The secondary factors are also sufficiently similar such that common answers may be assessed to determine employee status. Here, the parties vigorously disagree as to whether the secondary factors raise individualized inquiries. Plaintiffs assert that newspaper delivery is not "distinct" like plumbing or contracting, which require unique skills. Defendant counters that the trier of fact must look to a variety of factors including whether a carrier used subcontractors or worked for other companies at the same time to determine whether the occupation is distinct. (Dkt. No. 154 at 6.) Regarding supervision and skill, Plaintiffs cite to cases that have certified classes of delivery workers despite some variation in work among deliverers. See Toyota Motor Sales, U.S.A. Inc. v. Superior Court , 220 Cal.App.3d 864 (1990). Defendant points to variances in proof on a number of secondary factors, including the level of supervision and interaction, length of time for which the services were performed, and whether the parties believed that they were creating an employer-employee relationship. Defendant asserts that these variances require individualized inquiries that predominate over questions that can be decided with common proof. (Dkt. No. 154 at 15-17.)

The slight differences among the experiences of each carrier are insufficient to defeat certification on the question of employee status. The Court underscores the approach taken by the California Appellate Court in Ayala v. Antelope Valley Newspapers, which held that the independent contractor-employee issue may be determined on a classwide basis. In assessing whether individualized variations precluded commonality on the question of employee status, the Court stated:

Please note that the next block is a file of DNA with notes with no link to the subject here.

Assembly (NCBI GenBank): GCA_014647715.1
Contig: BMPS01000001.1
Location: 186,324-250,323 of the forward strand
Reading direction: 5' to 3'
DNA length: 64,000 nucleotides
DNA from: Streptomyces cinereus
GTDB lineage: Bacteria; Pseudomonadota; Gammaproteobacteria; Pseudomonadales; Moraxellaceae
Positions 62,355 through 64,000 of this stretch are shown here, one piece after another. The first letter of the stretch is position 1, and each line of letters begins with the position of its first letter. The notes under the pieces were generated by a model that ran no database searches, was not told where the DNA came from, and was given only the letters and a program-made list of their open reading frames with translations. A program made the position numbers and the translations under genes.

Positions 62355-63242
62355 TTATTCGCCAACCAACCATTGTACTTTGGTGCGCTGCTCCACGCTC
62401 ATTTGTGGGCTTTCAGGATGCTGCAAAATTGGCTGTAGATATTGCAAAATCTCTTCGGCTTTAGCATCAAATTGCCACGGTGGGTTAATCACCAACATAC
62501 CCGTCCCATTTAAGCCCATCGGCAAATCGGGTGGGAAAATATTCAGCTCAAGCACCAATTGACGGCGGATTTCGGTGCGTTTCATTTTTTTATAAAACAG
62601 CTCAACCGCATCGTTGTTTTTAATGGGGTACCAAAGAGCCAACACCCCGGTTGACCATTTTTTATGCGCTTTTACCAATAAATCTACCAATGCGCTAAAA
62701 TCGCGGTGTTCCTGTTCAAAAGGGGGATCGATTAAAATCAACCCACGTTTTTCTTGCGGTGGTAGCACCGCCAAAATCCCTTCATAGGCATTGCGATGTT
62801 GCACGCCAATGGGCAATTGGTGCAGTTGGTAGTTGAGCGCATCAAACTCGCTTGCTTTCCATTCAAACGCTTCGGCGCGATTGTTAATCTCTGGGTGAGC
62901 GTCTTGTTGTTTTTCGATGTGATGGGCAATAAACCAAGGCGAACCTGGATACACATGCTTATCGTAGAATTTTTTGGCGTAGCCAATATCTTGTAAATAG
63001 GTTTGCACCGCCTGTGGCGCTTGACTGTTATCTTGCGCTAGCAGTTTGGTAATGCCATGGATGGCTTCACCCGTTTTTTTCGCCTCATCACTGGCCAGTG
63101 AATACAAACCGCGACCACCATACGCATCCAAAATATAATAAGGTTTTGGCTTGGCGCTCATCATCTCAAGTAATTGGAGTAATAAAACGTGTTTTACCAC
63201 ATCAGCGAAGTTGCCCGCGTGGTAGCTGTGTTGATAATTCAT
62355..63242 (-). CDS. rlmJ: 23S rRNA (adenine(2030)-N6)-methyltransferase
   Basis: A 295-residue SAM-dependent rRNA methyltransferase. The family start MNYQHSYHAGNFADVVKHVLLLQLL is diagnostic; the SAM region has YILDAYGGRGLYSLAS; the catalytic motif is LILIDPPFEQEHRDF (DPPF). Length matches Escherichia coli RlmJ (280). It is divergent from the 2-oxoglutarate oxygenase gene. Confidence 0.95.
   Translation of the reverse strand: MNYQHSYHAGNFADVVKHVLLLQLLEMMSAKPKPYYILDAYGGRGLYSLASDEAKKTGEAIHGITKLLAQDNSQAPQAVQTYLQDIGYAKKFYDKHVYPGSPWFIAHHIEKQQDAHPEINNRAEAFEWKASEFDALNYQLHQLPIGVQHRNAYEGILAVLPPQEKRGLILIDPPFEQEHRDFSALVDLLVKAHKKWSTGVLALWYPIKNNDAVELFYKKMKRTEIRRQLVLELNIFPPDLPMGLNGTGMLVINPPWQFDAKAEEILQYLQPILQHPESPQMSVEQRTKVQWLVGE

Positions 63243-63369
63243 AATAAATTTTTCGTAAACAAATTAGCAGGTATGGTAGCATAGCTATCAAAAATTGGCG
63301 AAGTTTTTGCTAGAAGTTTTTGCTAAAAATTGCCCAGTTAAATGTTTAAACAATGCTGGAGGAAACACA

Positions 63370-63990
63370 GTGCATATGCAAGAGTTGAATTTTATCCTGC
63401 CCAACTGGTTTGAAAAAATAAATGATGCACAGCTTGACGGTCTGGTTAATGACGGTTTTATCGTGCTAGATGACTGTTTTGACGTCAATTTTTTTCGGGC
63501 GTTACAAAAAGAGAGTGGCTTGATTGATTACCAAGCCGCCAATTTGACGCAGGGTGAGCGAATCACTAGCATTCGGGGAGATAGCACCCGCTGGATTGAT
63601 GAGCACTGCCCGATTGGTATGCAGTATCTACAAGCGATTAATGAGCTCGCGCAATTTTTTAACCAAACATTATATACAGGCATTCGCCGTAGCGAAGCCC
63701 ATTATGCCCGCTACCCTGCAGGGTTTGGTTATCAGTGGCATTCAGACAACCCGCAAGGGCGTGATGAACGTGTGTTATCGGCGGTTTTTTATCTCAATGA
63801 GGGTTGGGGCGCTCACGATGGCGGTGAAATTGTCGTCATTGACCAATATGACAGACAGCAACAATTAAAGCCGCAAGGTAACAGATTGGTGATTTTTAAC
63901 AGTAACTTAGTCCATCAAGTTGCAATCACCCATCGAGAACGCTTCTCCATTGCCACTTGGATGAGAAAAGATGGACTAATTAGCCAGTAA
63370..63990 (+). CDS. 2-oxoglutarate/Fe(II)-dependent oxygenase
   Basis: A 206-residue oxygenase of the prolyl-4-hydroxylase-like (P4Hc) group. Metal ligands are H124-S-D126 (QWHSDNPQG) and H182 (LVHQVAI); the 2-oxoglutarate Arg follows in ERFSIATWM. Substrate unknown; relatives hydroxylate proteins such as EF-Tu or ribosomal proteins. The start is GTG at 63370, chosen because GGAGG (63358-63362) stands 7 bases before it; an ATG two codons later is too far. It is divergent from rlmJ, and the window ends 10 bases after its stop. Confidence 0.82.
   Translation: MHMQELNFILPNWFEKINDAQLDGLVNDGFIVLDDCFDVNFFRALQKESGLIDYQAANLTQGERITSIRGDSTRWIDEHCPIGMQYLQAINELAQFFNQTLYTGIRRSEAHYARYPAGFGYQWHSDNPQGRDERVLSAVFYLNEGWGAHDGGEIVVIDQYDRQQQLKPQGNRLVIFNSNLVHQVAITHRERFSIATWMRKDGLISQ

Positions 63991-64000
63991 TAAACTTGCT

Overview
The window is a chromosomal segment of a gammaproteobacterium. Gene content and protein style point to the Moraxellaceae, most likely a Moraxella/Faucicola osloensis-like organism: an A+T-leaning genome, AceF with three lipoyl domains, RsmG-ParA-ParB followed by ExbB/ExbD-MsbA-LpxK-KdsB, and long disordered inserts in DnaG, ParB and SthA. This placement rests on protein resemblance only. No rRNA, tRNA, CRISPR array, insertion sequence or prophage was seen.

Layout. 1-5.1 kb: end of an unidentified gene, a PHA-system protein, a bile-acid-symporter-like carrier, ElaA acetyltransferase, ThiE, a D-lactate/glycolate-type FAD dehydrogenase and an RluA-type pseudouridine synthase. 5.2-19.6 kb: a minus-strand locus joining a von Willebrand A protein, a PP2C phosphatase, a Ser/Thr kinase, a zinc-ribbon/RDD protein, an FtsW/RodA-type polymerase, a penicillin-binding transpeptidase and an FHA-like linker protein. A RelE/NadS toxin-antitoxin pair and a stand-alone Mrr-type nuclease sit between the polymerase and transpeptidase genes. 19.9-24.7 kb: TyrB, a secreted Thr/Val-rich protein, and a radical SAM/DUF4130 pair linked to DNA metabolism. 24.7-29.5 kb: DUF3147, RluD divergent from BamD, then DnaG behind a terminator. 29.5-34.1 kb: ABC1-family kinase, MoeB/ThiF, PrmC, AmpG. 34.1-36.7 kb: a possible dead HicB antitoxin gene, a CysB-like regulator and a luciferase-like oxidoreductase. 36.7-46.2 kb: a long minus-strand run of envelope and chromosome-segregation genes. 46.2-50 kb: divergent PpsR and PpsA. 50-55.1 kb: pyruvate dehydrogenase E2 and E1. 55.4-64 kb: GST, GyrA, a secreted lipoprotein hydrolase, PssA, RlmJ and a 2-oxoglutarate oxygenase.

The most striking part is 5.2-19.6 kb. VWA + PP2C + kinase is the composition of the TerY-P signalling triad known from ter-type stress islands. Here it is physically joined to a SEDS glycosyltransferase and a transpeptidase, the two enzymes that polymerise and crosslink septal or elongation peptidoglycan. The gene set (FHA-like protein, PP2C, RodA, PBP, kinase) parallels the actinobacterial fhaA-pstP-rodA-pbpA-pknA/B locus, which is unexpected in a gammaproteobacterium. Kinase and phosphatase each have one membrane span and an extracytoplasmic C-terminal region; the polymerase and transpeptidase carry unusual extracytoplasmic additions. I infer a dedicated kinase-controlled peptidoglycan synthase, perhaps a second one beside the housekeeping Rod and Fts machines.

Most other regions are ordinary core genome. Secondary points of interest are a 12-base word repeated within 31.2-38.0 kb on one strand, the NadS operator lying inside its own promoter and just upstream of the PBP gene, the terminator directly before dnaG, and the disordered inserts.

Those variations do not present individual issues that preclude class certification. Instead, because all of the carriers perform the same job under virtually identical contracts, those variations simply constitute common evidence that tends to show Defendant's lack of control over certain aspects of the carriers' work. Similarly, the so-called "secondary factors" that must be considered when determining the primary issue in this case-whether Defendant improperly classified the carriers as independent contractors rather than employees-also may be established for the most part through common proof, since almost all of those factors relate to the type of work involved, which is common to the class. Ayala v. Antelope Valley Newspapers, Inc. , 210 Cal.App.4th 77 (2012) review granted and opinion superseded sub nom. Ayala v. Antelope Valley Newspapers, 292 P.3d 181 (Cal. 2013).

Likewise, even assuming that some of the secondary factors in this case result in individualized inquiries, common questions and answers drive the thrust of the employee status analysis.